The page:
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State of Delaware

Methods of Judicial Selection: Delaware

Judicial Nominating Commissions

Since 1977, Delaware governors have established by executive order a judicial nominating commission to identify highly qualified candidates for judicial appointments. Delaware's current commission operates pursuant to Executive Order No. 4 and applies to the appointment of judges of the supreme court, the superior court, the court of chancery, the family court, and the court of common pleas, and to the appointment of the chief magistrate of the justice of the peace courts. A magistrate screening committee is used for associate magistrates of the justice of the peace courts.

The judicial nominating commission is composed of eleven members. The governor appoints ten members, including at least four lawyers and at least four nonlawyers. The president of the Delaware State Bar Association nominates with the governor's consent the eleventh member, who is then appointed by the governor. The governor designates the commission's chairperson. Commissioners serve staggered, three-year terms and may be reappointed by the governor. No more than six commissioners may be members of the same political party at the time of their appointment.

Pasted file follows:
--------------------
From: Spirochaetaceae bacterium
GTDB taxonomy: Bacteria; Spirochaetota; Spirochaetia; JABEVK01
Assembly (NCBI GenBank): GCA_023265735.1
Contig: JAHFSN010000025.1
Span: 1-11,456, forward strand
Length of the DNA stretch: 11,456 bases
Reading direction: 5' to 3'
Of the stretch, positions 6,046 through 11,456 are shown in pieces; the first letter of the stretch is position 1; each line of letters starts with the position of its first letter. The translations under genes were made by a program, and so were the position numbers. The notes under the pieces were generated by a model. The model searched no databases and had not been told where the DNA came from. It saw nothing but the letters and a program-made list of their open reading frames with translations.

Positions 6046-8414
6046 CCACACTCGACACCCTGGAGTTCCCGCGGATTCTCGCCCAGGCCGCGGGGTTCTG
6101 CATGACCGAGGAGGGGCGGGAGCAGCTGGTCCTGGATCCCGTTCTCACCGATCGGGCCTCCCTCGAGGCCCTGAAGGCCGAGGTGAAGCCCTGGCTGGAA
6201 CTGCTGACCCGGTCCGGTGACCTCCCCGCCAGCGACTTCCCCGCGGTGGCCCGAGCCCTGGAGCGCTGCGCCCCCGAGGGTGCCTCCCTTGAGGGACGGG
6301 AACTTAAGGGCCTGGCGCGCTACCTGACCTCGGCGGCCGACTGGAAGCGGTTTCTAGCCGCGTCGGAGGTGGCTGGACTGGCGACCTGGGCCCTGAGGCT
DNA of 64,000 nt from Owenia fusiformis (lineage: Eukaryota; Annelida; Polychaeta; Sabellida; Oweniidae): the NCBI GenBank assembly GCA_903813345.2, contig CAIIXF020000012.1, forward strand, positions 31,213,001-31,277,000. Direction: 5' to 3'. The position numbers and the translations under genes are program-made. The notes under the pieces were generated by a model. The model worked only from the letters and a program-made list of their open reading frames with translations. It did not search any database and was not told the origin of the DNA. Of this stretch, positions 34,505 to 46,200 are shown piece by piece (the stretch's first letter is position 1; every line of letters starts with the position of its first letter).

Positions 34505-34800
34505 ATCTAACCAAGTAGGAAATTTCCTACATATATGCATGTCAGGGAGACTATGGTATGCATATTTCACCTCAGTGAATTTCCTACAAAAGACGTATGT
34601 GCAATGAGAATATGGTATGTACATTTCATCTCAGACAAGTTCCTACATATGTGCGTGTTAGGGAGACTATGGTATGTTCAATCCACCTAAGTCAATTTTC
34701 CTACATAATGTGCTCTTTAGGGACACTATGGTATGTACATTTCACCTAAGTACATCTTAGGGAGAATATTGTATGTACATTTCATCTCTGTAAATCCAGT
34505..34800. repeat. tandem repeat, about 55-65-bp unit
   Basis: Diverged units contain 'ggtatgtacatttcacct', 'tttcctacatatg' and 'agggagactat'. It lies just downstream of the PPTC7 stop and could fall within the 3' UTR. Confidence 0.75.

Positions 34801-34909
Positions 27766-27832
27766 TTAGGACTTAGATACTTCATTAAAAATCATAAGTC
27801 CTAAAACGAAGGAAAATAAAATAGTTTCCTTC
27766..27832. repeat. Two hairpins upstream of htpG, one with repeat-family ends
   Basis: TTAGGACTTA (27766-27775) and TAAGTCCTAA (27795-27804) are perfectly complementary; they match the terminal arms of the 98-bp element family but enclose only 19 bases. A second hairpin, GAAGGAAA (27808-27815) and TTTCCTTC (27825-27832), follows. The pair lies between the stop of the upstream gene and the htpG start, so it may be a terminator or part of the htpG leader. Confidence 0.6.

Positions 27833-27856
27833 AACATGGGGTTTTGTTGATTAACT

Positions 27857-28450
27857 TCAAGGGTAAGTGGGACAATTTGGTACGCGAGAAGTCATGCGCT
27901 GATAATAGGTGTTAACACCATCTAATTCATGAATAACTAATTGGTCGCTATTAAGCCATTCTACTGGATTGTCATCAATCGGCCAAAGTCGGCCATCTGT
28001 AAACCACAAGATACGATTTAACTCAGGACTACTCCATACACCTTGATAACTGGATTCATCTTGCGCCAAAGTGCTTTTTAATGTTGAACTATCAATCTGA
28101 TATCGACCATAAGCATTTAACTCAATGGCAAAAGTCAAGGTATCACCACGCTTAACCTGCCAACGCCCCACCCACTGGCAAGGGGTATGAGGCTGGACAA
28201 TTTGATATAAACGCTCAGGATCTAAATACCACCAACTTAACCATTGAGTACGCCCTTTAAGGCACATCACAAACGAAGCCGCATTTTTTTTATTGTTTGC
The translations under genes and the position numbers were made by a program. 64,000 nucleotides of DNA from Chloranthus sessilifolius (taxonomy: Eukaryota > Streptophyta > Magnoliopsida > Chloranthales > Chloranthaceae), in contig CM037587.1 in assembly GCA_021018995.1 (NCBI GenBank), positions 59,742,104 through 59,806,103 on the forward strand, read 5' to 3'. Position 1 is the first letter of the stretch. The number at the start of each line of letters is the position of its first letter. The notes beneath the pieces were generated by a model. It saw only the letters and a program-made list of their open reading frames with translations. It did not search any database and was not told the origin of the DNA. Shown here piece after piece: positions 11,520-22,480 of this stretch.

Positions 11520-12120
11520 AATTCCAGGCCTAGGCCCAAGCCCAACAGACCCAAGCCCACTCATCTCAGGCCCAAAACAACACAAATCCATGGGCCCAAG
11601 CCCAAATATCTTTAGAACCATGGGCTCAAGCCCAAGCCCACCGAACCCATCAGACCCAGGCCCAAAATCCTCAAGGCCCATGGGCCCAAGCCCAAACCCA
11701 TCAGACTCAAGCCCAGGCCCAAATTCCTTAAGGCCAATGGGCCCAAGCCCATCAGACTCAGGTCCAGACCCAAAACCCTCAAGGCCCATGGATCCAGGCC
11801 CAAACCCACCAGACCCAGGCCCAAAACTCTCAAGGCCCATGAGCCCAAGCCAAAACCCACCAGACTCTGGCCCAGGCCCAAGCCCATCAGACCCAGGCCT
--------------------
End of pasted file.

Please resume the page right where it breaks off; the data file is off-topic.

When a judicial vacancy occurs, the commission submits the names of at least three candidates to the governor. The governor may decline to nominate someone from this list and may request a supplemental list of no fewer than three names. The governor must nominate a candidate from one of these lists, unless the senate fails to confirm the nominee. Sitting judges apply to the commission for reappointment. The commission must recommend their reappointment unless at least two thirds of the members of the commission object.

In the past, the Delaware State Bar Association has played a more active role than it does currently in the judicial selection process. Some governors have allowed the bar's judicial appointments committee to comment on commission nominees before the list is submitted to the governor, indicating whether nominees are qualified to serve.

For more information, see Judicial Merit Selection: Current Status.

Nominating Commission Costs

  • $8000 (2007)
  • $8000 (2006)
  • $8000 (2005)